In 2003, he flew more than 5,000 miles in an ultralight with his younger brother, John, to commemorate the centennial of the Wright Brothers' historic first flight.
"It's two brothers from Dayton honoring another two brothers from Dayton," Mr. Gardner said.
The entire flight was a continuous training lesson. Regulations call for ultralight passengers to be considered students taking a lesson. The Wright Brothers tribute involved 58 stops in 19 states, 500 gallons of fuel and 132 hours of flight time over about 3 weeks. The top speed of the ultralight was 75-80 mph.
Mr. Gardner invested years of planning and 900 hours into building his Rans S-12XL Airaile ultralight for the excursion.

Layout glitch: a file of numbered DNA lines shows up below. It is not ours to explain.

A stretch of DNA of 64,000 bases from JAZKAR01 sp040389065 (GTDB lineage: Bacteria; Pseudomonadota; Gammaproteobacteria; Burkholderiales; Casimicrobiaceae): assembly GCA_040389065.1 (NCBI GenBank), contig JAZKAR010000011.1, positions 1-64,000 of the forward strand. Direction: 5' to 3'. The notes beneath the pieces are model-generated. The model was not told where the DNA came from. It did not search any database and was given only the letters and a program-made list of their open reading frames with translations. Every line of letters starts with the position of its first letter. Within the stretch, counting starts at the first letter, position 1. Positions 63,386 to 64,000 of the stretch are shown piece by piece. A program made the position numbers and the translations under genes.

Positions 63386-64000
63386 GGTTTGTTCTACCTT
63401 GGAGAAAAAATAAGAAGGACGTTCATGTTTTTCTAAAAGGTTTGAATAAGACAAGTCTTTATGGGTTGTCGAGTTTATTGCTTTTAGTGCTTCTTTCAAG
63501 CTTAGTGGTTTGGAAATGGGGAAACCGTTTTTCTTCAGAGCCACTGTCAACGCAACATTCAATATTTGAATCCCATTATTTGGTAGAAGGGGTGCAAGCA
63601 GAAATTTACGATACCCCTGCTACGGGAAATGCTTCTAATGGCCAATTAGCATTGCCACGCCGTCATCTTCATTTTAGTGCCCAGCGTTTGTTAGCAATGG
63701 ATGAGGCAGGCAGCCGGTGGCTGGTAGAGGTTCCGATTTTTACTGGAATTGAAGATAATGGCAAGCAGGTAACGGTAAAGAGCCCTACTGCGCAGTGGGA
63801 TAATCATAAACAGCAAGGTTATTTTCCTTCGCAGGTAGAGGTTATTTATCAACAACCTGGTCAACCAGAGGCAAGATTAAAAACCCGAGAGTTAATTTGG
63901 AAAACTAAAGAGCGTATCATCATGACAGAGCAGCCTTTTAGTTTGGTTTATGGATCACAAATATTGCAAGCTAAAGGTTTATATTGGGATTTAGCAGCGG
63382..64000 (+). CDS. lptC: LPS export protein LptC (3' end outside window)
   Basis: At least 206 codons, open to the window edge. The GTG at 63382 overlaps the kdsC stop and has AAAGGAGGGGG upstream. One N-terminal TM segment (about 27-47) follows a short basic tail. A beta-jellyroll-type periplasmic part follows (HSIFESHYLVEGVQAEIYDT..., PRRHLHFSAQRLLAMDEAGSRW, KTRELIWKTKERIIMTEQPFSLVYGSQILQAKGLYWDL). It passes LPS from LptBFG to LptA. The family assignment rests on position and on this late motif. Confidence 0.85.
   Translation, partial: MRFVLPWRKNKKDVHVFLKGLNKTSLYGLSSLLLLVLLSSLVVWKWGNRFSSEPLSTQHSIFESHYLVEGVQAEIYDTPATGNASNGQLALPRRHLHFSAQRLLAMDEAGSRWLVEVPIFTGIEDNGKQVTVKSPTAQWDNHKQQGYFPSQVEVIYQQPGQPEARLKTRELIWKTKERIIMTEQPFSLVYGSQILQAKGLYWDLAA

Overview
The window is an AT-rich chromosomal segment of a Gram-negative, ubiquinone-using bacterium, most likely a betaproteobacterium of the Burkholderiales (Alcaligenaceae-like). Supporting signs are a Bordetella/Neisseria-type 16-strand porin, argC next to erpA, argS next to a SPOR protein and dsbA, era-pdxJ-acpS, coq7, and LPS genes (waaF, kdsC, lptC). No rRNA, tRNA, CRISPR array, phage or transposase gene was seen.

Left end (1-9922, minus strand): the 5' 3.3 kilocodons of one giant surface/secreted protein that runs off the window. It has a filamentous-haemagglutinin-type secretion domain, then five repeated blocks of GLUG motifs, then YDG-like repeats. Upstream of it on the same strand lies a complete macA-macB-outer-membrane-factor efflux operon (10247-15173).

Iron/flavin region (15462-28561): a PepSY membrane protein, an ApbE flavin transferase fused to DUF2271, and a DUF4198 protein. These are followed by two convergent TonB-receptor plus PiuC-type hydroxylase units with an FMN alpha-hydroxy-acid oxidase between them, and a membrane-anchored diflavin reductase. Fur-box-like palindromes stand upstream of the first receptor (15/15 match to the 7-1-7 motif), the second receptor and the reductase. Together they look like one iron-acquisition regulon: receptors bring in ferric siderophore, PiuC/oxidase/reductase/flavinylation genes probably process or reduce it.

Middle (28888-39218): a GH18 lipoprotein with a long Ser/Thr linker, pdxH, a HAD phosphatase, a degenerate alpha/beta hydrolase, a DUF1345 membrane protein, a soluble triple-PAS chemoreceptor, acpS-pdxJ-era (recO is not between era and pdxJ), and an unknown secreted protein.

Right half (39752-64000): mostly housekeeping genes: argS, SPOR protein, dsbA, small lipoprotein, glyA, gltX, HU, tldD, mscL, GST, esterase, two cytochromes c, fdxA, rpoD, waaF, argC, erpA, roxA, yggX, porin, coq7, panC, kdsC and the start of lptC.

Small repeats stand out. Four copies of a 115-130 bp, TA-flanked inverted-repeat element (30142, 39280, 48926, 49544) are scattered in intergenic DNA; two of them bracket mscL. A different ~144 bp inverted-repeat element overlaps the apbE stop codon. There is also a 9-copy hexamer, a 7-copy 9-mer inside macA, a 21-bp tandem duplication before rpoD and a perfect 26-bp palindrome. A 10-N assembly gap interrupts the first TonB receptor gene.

"I pulled it off safe, legal, no accidents and no cost to the taxpayer," he said.
He navigated the old-fashioned way, with a compass, charts, landmarks and dead reckoning, instead of a Global Positioning System device.
"That is a feat in itself," the pilot said. "Hardly a pilot in any airport flies without a GPS to find something 20 miles away. Really, not many people can do it, even if their lives depended on it. It's a lost art in the aviation community."
Student pilot Denver McKenzie, 54, of North Augusta, has taken lessons for several months from Mr. Gardner, and he said:
"I've been flying as a student pilot since 1970, but because of finances haven't been able to complete my training until now. Dave is the fourth instructor I've had. He's a very thorough guy that you can understand.
"I have learned what to expect from the aircraft. I also think it's pretty cool that I'm training in the plane he flew coast to coast for his Wright Brothers memorial trip."